Home arrow DHTML arrow Understanding Embedded Fonts

Understanding Embedded Fonts

Gone are the days when Web sites were designed entirely in Arial Bold and Times New Roman. New embedded font technology allows Web developers to embed fonts directly into a Web page, thereby ensuring that it looks the same on all browsers. This article looks at previous workarounds to the problem, together with Microsoft and Netscape's new and competing approaches to the problem.

  1. Understanding Embedded Fonts
  2. The How Of Embedded Fonts
  3. Be True, My Doc!
  4. Weft And Warp
By: Vikram Vaswani, (c) Melonfire
Rating: starstarstarstarstar / 4
October 30, 2000

print this article


For a designer working in the Web medium, perhaps the most frustrating thing is the difference between the design he's created on his whiz-bang 32-million colour SGI workstation, and the way it looks in Netscape 3.0 running on a 256-colour PC. Sometimes the colours don't look right; sometimes the text is too large or too small; and sometimes those fancy dHTML effects don't just refuse to function, they can actually break the browser.

One of the most common problems, though, has to do with the fact that when a user visits a Web page which has been designed using non-standard fonts, the browser will use default fonts to display the content on the page. Now, if the page was designed using 26-point Argus120 Bold Italic and the browser's default font is 10-point Times New Roman, you can understand why the designer would be pulling his hair out in frustration...and why the user would be so turned off, he wouldn't come back for a second visit.

In the past, a number of attempts - some of them quite ingenious - have been made to find a solution to this problem. One of the most common is to use an image instead of regular text for the content which is to be displayed in non-standard fonts. Since all browsers can display GIFs and JPEGs, many designers simply create an image containing text written in the special font, and stick it into the page at the appropriate points.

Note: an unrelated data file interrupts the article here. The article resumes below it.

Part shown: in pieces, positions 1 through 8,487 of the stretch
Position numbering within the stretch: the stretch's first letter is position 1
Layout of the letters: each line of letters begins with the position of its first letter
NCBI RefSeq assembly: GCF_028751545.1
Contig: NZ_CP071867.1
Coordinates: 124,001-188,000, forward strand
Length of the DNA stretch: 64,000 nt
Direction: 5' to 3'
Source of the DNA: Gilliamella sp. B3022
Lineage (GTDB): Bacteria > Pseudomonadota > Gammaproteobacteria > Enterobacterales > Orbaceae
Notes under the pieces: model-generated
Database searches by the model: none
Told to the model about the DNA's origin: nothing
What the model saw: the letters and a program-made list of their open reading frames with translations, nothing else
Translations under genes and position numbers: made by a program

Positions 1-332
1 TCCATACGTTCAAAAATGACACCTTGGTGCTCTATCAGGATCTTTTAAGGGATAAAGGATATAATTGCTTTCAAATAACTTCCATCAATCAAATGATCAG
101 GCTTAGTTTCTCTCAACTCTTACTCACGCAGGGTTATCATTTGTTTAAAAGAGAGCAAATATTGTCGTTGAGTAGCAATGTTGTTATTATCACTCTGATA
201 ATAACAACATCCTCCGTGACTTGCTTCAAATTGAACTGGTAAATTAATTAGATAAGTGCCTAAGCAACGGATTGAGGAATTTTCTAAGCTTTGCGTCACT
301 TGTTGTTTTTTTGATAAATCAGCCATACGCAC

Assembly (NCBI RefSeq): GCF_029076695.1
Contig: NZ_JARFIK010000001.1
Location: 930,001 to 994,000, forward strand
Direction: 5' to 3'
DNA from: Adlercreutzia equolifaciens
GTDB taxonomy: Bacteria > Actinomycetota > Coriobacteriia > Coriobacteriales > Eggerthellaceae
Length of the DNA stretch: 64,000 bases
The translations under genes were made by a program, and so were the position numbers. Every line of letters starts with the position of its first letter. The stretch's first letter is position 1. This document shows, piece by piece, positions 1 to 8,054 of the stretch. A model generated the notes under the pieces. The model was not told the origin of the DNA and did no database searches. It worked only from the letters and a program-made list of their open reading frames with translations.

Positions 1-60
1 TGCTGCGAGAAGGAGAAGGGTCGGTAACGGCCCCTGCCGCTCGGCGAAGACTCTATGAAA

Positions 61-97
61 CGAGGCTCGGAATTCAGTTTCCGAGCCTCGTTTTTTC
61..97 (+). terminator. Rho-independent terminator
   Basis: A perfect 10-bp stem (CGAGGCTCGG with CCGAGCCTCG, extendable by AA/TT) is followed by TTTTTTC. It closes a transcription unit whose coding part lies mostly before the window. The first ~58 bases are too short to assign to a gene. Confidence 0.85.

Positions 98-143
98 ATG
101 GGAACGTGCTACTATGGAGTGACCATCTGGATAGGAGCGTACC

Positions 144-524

The downside of this approach is that it's not very elegant - imagine a page which contains "regular" text and "image" text combined together, and then imagine how ugly that page would look to users on a slow connection. Even worse - what if the user's browser is entirely text-based, or has images turned off? The page would be completely unreadable...

Another approach is to clearly state - as some foreign-language sites do - that the Web site requires special fonts to be correctly viewed, together with a link to the font files and installation instructions. The problem: most Web surfers don't have the patience to download and install font files, and are more likely to click out of the site instead.

Finally, of course, you can just restrain your designers to designing with the fonts available on most machines. This is not a perfect solution - try telling a designer he can't use orange PineTreeTop Bold and you'll see what I mean - but it does offer the most practical solution to the problem to date. It also doesn't address the issue of non-Windows browsers - for example, Windows PCs may have Verdana installed by default, but Linux boxes don't.

Ideally, what is needed is a method to include the font file with the Web page, such that the font is rendered correctly in the client browser, regardless of platform or browser type, or of whether the font file is already present on the target client.

Enter embedded fonts.

This article copyright Melonfire 2000. All rights reserved.

>>> More DHTML Articles          >>> More By Vikram Vaswani, (c) Melonfire

blog comments powered by Disqus
escort Bursa Bursa escort Antalya eskort


- Google Gives Buckyball a Tribute Doodle in H...
- Rough Guide To The DOM (part 2)
- Rough Guide To The DOM (part 1)
- Filters And Transitions In IE5
- Understanding Embedded Fonts

Developer Shed Affiliates


Dev Shed Tutorial Topics: